Over the past few years, we have witnessed the emergence of large knowledge graphs built by extracting and combining information from multiple sources. This has propelled many advances in query processing over knowledge graphs, however the aspect of providing provenance explanations for query results has so far been mostly neglected. We therefore propose a novel method, SPARQLprov, based on query rewriting, to compute how-provenance polynomials for SPARQL queries over knowledge graphs. Contrary to existing works, SPARQLprov is system-agnostic and can be applied to standard and already deployed SPARQL engines without the need of customized extensions. We rely on spm-semirings to compute polynomial annotations that respect the property of commutation with homomorphisms on monotonic and non-monotonic SPARQL queries without aggregate functions. Our evaluation on real and synthetic data shows that SPARQLprov over standard engines incurs an acceptable runtime overhead w.r.t. the original query, competing with state-of-the-art solutions for how-provenance computation.
Hernández, Daniel, Luis Galárraga, and Katja Hose. "Computing how-provenance for SPARQL queries via query rewriting." Proceedings of the VLDB Endowment 14.13 (2021): 3389-3401.
Benchmarks and Competitors
We evaluated the viability of SPARQLprov to compute
provenance for SPARQL query answers by measuring the runtime
overhead incurred by the rewritten query w.r.t. the original
query on two standard RDF/SPARQL engines, namely Virtuoso and
Fuseki. Our evaluation consisted of several experiments, including
a comparison with GProM and TripleProv, two state-of-the-art solutions
to compute how-provenance for queries. Our experimental benchmarks comprise:
WatDiv: A state-of-the-art benchmark for SPARQL queries.
We use it to compare SPARQLprov to the competitors, as well as to evaluate the impact of the reification scheme on the overall runtime.
TPC-H: To evaluate
the scalability of SPARQLprov as the amount of
data increases, we used this benchmark to
generate datasets of different sizes.
Wikidata: We used this dataset to evaluate the runtime overhead of
SPARQLprov on a real-world
Impact of reification: We evaluated SPARQLprov's runtime overhead on data encoded with three reification schemes, namely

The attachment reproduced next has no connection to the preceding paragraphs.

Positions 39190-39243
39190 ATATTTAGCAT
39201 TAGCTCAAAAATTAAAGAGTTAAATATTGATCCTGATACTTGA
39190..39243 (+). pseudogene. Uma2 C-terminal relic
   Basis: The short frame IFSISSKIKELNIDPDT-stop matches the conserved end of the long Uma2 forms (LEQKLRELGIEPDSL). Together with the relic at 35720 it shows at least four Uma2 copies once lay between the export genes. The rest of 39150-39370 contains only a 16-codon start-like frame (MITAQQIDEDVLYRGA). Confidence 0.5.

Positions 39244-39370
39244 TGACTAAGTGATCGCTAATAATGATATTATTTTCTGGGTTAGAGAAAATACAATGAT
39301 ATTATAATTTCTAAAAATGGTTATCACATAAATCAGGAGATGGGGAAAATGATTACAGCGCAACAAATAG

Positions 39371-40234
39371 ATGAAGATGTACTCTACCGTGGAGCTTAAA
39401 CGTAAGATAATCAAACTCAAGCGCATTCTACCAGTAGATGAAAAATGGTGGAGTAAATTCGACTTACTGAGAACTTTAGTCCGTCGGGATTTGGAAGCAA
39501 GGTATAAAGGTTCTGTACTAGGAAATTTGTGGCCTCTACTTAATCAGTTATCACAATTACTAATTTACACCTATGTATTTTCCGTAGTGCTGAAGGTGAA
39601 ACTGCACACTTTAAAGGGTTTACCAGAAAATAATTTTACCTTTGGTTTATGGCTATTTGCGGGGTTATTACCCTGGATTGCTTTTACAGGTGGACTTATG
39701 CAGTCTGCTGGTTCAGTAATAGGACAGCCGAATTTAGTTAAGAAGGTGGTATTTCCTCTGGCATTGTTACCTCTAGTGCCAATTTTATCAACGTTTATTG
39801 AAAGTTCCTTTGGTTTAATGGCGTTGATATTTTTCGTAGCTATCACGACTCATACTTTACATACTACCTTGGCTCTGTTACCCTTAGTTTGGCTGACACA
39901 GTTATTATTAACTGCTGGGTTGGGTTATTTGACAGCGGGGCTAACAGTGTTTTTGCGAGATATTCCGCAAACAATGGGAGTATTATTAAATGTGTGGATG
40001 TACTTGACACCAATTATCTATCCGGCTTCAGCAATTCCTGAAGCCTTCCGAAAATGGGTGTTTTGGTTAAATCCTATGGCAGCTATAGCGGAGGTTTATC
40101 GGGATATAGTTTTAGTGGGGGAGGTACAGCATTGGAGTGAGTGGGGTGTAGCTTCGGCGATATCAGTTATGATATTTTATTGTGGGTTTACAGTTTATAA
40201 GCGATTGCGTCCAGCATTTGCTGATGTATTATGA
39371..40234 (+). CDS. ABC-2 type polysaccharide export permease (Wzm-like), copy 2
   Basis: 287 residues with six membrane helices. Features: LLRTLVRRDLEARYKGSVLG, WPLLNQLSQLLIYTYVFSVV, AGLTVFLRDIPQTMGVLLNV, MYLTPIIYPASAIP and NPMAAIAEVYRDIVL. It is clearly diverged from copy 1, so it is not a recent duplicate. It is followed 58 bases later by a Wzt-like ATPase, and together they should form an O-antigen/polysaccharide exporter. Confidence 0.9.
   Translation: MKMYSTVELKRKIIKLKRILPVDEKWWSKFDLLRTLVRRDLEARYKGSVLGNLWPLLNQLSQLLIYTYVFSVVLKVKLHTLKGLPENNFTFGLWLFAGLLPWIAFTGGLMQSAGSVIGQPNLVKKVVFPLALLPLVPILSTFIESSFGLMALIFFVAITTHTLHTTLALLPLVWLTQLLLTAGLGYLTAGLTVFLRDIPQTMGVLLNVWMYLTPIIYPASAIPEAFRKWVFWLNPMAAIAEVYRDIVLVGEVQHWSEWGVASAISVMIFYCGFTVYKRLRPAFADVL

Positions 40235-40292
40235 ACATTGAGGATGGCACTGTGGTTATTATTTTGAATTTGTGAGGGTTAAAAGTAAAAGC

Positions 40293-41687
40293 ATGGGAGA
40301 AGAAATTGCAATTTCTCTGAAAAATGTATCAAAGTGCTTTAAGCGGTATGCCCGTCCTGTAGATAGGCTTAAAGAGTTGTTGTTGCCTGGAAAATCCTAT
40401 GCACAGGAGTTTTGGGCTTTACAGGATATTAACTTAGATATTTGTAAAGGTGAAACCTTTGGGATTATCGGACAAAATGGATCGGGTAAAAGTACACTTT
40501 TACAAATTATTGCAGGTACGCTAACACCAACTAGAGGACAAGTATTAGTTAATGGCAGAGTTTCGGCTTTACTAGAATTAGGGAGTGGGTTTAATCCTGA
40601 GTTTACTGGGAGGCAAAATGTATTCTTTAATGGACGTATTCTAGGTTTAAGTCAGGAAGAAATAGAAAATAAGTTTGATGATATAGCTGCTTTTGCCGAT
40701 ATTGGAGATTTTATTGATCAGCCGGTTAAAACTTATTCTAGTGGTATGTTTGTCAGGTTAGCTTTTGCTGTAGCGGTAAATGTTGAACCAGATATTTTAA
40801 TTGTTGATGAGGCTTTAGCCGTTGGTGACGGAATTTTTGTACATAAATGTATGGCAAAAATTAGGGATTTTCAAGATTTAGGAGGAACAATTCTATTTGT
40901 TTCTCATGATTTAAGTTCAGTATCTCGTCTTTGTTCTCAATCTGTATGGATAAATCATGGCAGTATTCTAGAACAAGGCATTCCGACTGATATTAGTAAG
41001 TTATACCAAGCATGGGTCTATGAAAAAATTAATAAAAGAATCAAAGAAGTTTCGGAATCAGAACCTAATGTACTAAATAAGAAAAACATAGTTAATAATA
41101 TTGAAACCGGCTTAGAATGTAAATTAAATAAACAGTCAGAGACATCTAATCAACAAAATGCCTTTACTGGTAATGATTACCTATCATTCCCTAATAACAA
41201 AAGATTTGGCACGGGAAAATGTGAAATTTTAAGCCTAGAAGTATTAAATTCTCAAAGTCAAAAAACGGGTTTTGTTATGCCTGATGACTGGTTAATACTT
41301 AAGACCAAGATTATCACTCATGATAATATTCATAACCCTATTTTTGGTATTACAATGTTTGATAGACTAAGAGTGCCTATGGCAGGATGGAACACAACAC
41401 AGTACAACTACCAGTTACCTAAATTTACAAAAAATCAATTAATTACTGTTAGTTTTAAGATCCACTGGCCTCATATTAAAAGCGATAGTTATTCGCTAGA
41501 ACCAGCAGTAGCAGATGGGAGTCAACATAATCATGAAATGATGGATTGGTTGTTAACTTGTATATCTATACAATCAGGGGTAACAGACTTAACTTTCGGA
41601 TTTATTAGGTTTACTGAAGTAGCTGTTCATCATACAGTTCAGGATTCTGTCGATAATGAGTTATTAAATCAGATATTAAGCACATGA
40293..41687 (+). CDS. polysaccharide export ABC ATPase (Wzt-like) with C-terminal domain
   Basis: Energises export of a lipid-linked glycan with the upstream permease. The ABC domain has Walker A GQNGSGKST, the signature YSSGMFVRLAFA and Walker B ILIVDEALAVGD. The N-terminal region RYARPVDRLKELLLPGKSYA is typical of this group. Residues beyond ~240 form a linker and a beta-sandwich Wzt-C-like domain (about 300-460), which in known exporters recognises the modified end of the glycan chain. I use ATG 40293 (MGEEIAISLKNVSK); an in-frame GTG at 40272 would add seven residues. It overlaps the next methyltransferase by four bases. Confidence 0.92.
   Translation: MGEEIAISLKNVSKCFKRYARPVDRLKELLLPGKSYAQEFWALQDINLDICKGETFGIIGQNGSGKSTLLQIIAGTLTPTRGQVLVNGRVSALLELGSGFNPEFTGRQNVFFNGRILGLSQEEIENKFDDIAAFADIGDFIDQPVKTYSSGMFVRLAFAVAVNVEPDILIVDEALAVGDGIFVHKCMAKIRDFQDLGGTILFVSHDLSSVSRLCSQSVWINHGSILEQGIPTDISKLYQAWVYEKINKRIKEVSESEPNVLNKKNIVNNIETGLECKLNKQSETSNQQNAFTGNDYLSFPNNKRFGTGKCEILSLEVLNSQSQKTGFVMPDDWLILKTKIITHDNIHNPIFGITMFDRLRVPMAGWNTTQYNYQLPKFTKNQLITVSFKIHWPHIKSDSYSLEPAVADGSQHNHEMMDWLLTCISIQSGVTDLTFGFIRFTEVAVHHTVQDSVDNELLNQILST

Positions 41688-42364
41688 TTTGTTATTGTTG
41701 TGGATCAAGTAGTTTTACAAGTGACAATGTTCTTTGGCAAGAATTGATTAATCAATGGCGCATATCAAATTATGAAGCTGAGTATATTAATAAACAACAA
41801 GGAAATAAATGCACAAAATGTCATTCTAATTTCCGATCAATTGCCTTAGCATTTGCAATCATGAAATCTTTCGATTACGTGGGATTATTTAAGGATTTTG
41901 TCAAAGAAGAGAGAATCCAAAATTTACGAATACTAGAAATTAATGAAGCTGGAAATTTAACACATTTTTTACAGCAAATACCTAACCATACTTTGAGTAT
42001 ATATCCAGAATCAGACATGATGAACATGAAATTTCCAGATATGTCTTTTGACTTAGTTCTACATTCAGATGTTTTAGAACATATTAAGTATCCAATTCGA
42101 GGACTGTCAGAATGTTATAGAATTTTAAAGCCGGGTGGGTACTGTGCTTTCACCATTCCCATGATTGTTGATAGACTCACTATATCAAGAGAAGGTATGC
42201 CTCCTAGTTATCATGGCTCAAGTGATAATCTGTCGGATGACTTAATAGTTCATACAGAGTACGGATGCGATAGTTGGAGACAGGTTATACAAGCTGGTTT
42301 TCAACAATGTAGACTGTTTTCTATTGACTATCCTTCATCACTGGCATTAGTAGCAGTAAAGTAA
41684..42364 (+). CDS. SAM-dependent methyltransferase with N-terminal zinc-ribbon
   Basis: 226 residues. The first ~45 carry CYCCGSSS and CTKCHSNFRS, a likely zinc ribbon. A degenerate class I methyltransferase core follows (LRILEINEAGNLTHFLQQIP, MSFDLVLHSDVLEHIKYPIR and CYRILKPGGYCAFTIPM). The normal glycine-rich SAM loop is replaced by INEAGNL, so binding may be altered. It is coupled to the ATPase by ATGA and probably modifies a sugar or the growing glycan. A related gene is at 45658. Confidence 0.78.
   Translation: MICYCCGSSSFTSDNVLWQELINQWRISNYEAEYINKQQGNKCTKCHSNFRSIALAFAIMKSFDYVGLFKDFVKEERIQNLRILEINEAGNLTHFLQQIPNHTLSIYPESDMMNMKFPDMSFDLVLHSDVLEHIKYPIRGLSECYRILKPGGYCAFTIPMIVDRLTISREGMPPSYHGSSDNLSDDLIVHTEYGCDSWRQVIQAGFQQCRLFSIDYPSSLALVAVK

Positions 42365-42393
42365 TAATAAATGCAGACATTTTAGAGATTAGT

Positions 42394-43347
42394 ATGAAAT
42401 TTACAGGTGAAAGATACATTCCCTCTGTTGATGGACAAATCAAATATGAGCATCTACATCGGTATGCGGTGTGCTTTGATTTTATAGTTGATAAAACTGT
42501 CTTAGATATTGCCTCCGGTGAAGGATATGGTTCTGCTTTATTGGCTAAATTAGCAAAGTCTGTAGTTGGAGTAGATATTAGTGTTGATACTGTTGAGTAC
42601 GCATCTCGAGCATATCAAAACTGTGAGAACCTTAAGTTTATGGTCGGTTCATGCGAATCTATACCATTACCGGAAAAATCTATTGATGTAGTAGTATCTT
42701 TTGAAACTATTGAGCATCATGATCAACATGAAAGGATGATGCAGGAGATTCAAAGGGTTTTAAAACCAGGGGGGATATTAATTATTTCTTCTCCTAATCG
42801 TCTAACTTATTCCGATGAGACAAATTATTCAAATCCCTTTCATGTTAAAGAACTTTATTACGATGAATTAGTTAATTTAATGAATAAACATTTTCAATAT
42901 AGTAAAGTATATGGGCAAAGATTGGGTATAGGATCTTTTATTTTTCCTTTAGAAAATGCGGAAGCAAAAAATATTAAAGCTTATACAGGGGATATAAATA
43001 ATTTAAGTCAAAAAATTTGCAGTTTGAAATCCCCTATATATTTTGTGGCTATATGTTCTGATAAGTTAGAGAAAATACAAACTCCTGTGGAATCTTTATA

named graphs, the standard reification, and the Wikidata reification. This evaluation was conducted on the WatDiv benchmark.
Scalability evaluation: We studied the scalability of SPARQLprov using the TPC-H benchmark that we used to generate
8 synthetic datasets of increasing size.
Real data: We evaluated SPARQLprov on Wikidata, a real-world RDF knowledge graph.
Comparison with other systems: We compared SPARQLprov on the Watdiv benchmark against other solutions for how-provenance, namely TripleProv and GProM.
All the queries were executed in a machine with an AMD EPYC
7281 16-Core Processor, 256GB of RAM, and an 8 TB HDD
disk. We use Virtuoso (v.~184.108.40.206) and Fuseki (v.~3.17.0
with TDB1 as storage driver) to test our approach. More details
about the experimental settings can be found in our
For each experiment, we run all queries once to warm up the
engine and then, we run each query load 5 times. For each
query, we report the average response time of the
In our experiments, we compared our approach (with Virtuoso and Fuseki as backends) against the two state-of-the-art approaches TripleProv and GProM.
We added an additional 5 non-monotonic queries (O1-O5) involving OPTIONAL. The list of queries is avaible under Downloads at the end of this page.
Figure: Watdiv query execution times per reification scheme and query template. The top dotted line represents the timeout.
B: base query, R: reified query, P: provenance query.
TPC-H execution times per query template.
Wikidata time overhead.
Watdiv query execution times per engine and query template. For our approach (denoted as Virtuoso) we report the results obtained with named graphs reification scheme, and for GProM the results obtained with the vertical partition scheme. The top dotted line represents the timeout.
The source code of SPARQLprov as well as the utilities to reproduce results of our experiments can be found
in our reproducibility archive.
TPC-H: This benchmark uses a syntetic
dataset. The tool to create the dataset is available in the
official TPC-H benchmark
website. This tool generates tables codified as tab-separated values.
Our reproducibility scripts take care of translating
these data into RDF.
Wikidata: We used the
Wikidata dump from January 27, 2020 from Wikimedia
foundation. We have created a
stable copy of
the dataset for long-term preservation concerns.
Copyright 2019-2021 by RelWeb. All Rights Reserved.